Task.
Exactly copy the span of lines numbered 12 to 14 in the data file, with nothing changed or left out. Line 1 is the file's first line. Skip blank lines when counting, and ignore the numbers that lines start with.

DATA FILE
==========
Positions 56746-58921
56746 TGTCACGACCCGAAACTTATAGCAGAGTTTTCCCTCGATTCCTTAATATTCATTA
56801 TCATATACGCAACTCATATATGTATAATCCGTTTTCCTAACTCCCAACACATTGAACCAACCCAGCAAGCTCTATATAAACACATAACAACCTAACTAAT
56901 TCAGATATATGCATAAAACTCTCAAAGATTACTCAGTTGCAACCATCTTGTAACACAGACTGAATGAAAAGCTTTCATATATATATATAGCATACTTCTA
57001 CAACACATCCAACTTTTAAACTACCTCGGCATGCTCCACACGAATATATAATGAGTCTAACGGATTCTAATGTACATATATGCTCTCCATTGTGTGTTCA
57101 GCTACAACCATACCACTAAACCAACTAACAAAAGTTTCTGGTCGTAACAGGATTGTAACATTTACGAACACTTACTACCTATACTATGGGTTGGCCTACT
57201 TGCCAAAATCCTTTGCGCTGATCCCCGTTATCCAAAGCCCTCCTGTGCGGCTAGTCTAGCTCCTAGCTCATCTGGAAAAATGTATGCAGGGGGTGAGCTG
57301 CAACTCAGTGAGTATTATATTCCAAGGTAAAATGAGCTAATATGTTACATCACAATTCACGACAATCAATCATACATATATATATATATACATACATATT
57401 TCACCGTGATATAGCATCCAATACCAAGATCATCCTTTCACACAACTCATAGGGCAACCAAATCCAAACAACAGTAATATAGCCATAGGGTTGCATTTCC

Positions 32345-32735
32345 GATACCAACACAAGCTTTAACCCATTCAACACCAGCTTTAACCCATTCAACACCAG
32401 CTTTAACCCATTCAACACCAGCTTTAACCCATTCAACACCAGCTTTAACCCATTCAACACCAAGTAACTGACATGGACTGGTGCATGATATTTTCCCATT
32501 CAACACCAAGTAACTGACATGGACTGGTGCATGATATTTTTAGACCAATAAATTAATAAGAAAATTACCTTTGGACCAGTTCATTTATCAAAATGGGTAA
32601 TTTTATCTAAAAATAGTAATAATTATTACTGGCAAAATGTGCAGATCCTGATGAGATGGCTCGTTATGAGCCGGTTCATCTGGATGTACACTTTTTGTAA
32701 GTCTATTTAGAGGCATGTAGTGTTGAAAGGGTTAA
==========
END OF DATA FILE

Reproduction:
32401 CTTTAACCCATTCAACACCAGCTTTAACCCATTCAACACCAGCTTTAACCCATTCAACACCAAGTAACTGACATGGACTGGTGCATGATATTTTCCCATT
32501 CAACACCAAGTAACTGACATGGACTGGTGCATGATATTTTTAGACCAATAAATTAATAAGAAAATTACCTTTGGACCAGTTCATTTATCAAAATGGGTAA
32601 TTTTATCTAAAAATAGTAATAATTATTACTGGCAAAATGTGCAGATCCTGATGAGATGGCTCGTTATGAGCCGGTTCATCTGGATGTACACTTTTTGTAA